Preprints
https://doi.org/10.5194/hess-2021-320
https://doi.org/10.5194/hess-2021-320

  26 Jul 2021

26 Jul 2021

Review status: a revised version of this preprint is currently under review for the journal HESS.

Enhanced flood hazard assessment beyond decadal climate cycles based on centennial historical data

Gerardo Benito1, Olegario Castillo2, Juan A. Ballesteros-Cánovas3, Maria Machado1, and Mariano Barriendos4 Gerardo Benito et al.
  • 1National Museum of Natural Sciences, MNCN-CSIC, C/ Serrano 115bis, 28006, Madrid, Spain
  • 2Dpt. Ingeniería Industrial e Ingeniería Civil, Escuela Politécnica Superior, Universidad de Cádiz, 11202 Algeciras, Cádiz, Spain
  • 3Climatic Change Impacts and Risks in the Anthropocene (C-CIA), Institute for Environmental Sciences, University of Geneva, Geneva, Switzerland
  • 4Dpt. d'Història i Arqueologia, Universitat de Barcelona. Montalegre 6, 08001 Barcelona, Spain

Abstract. Current climate modelling frameworks present significant uncertainties when it comes to quantifying flood quantiles in the context of climate change, calling for new information and strategies in hazard assessments. Here, state-of-the-art methods on hydraulic and statistical modelling are applied to historical and contemporaneous flood records to evaluate flood hazards beyond natural climate cycles. A comprehensive flood record of the Duero River in Zamora (Spain) was compiled from documentary sources, early water-level readings and continuous gauge records spanning the last 500 years. Documentary evidence of flood events includes minute books (municipal and ecclesiastic), narrative descriptions, epigraphic marks, newspapers and technical reports. We identified 69 flood events over the period 1250 to 1871, of which, 15 were classified as catastrophic floods, 16 as extraordinary floods, and 38 as ordinary floods. Subsequently, a 2D-hydraulic model was implemented to relate flood stages (flood marks and inundated areas) into discharges. The historical flood records show the largest floods over the last 500 years occurred in 1860 (3450 m3/s), 1597 (3200 m3/s), and 1739 (2700 m3/s). Moreover, at least 24 floods exceeded the perception threshold of 1900 m3/s during the period (1500–1871). Annual maximum flood records were completed with gauged water-level readings (PRE: 1872–1919) and systematic gauge records (SYS: 1920–2018). The flood frequency analyses were based on (1) Expected Moments Algorithm (EMA) and (2) Maximum Likelihood Estimator (MLE) method, using five datasets with different temporal frameworks (HISTO: 1511–2018, PRE-SYS: 1872–2018, ALLSYS: 1920–2018, SYS1: 1920–1969, and SYS2: 1970–2018). The most consistent results were obtained using the HISTO dataset, even for high quantiles (0.001 % AEP). PRE-SYS was robust for the 1 % AEP flood with increasing uncertainty in the 0.2 % AEP or 500-year flood, and ALLSYS results were uncertain in the 1 % and 0.2 % AEP floods. Since the 1970s, the frequency of extraordinary floods (> 1900 m3/s) declined, although floods on the range of the historical perception threshold occurred in 2001 (2075 m3/s) and 2013 (1654 m3/s). Even if the future remains uncertain, this bottom-up approach addresses flood hazards under climate variability providing real and certain flood discharges. Our results can provide a guide on low-regret adaptation decisions and improve public perception of extreme flooding.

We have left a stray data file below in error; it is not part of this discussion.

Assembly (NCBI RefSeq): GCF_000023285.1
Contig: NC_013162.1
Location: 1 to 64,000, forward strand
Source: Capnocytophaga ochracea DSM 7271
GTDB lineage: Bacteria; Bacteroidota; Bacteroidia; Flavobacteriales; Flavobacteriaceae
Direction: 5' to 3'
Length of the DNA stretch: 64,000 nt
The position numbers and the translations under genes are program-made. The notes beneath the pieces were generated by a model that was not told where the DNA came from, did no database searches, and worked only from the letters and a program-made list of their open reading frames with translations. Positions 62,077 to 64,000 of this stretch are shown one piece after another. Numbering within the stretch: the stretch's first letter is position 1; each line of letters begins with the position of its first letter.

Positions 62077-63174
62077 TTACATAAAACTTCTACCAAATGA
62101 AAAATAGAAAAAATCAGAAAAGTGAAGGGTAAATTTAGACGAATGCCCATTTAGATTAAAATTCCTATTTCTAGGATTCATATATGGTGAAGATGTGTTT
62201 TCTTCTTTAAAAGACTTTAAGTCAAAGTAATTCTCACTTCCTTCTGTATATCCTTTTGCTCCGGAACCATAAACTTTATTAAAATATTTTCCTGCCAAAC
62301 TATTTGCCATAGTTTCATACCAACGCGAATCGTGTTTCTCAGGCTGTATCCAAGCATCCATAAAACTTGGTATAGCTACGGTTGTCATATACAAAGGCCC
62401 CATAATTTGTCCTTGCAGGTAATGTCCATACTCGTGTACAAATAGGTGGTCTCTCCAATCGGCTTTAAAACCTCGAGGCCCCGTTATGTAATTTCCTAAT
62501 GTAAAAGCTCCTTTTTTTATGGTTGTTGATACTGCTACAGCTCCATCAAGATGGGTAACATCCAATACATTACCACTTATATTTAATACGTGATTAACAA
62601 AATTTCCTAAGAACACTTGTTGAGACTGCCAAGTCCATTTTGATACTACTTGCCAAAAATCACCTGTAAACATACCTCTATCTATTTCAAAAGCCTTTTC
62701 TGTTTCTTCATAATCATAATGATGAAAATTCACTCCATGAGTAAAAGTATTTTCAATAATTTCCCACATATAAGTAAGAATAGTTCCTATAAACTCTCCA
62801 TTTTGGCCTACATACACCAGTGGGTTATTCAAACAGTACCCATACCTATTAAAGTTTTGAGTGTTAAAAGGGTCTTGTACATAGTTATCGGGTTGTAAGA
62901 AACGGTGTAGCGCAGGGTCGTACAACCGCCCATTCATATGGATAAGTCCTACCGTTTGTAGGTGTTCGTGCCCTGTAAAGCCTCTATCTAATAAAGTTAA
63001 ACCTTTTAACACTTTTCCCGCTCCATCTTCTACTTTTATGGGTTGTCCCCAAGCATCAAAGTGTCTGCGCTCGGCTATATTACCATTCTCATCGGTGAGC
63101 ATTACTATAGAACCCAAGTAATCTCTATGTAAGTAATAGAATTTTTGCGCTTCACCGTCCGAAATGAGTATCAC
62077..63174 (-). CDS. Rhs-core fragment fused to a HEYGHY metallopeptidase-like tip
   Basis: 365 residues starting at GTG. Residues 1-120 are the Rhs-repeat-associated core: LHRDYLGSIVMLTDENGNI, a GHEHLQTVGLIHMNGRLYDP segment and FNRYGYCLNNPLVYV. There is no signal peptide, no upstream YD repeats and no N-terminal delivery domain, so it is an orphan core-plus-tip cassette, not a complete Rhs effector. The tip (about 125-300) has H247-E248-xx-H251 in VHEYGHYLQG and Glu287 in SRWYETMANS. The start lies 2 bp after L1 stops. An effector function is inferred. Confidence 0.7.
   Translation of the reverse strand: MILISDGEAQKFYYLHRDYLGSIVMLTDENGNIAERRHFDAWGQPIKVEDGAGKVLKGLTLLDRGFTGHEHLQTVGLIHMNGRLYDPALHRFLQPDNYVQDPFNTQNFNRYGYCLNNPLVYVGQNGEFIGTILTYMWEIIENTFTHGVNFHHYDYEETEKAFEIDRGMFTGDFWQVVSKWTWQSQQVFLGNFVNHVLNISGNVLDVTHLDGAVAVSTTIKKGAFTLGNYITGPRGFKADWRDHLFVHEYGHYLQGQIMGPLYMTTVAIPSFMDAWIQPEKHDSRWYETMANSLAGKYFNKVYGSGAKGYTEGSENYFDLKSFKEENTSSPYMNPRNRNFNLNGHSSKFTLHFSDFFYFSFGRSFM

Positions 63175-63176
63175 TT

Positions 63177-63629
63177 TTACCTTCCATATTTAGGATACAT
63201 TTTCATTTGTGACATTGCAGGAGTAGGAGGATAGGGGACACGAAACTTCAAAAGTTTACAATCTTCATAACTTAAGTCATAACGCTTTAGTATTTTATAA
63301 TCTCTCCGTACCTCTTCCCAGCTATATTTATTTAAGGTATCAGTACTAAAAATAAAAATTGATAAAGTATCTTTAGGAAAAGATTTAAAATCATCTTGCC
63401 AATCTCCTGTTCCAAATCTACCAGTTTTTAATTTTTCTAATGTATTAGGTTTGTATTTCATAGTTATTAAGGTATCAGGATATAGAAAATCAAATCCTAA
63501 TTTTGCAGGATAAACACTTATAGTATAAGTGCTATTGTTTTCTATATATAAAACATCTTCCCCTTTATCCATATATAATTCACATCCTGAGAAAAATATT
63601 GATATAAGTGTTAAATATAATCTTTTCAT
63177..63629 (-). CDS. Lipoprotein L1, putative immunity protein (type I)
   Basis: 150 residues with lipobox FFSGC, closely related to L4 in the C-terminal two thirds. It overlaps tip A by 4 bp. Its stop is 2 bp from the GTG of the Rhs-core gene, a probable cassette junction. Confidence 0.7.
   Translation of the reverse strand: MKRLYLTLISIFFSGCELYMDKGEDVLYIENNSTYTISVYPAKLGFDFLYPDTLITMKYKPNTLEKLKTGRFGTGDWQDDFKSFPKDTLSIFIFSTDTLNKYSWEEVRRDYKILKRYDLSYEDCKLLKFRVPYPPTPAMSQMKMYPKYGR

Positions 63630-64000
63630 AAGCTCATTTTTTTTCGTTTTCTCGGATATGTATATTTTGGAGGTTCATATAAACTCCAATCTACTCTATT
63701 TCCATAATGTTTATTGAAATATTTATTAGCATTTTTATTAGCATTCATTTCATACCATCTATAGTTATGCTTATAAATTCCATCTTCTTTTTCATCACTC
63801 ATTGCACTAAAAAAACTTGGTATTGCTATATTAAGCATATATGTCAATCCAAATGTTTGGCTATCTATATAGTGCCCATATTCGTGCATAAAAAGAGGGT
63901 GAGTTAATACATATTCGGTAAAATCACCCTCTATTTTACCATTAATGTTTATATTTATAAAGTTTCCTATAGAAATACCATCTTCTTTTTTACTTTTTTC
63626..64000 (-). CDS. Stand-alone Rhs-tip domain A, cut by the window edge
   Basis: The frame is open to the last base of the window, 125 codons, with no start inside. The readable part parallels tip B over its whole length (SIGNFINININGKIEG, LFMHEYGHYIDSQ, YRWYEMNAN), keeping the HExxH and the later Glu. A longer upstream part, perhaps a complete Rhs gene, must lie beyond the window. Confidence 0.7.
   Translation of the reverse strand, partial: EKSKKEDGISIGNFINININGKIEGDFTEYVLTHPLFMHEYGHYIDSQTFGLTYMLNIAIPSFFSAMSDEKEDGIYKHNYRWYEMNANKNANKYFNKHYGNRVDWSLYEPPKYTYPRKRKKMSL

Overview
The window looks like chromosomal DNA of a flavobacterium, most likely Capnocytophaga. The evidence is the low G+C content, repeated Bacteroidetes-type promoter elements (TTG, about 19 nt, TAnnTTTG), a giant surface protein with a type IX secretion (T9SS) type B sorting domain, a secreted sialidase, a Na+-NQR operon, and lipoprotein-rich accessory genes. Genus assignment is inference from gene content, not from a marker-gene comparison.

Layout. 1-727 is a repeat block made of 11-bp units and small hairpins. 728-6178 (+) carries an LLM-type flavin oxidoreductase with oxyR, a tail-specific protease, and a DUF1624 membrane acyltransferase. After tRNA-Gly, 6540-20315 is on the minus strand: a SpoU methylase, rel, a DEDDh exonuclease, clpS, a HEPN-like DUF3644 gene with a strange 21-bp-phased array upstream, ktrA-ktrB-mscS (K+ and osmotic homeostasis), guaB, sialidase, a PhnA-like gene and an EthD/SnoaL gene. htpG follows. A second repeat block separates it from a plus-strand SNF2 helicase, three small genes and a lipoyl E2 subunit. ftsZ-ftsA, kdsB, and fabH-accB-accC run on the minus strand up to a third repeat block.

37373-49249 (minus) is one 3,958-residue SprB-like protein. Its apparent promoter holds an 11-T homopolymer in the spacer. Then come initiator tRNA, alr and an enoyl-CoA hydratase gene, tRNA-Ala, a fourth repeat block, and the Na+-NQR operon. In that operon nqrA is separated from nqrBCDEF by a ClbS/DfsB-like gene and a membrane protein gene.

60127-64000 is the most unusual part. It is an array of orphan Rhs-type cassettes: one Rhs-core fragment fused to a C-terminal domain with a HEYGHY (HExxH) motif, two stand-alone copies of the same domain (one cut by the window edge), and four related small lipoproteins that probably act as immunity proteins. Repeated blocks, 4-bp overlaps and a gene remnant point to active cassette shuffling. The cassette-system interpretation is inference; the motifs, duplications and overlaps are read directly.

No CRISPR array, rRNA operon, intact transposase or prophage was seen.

Gerardo Benito et al.

Status: final response (author comments only)

Comment types: AC – author | RC – referee | CC – community | EC – editor | CEC – chief editor | : Report abuse
  • RC1: 'Comment on hess-2021-320', Inês Amorim, 24 Aug 2021
    • AC1: 'Reply on RC1', Gerardo Benito, 08 Sep 2021
    • AC2: 'Reply on RC1', Gerardo Benito, 08 Sep 2021
    • AC5: 'Reply on RC1', Gerardo Benito, 10 Sep 2021
      • RC3: 'Reply on AC5', Inês Amorim, 10 Sep 2021
        • AC6: 'Reply on RC3', Gerardo Benito, 10 Sep 2021
  • RC2: 'Comment on hess-2021-320', Libor Elleder, 31 Aug 2021
    • AC3: 'Reply on RC2', Gerardo Benito, 08 Sep 2021
    • AC4: 'Reply on RC2', Gerardo Benito, 10 Sep 2021

Gerardo Benito et al.

Gerardo Benito et al.

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Short summary
Climate change is expected to increase the intensity of floods but changes are difficult to project. We compiled historical and modern flood data of the Rio Duero (Spain) to evaluate flood hazards beyond decadal climate cycles. Historical floods were obtained from documentary sources, identifying 69 floods over 1250–1871. Discharges were calculated from reported flood heights. Flood-frequency using historical datasets showed the most robust results, guiding on climate change adaptation.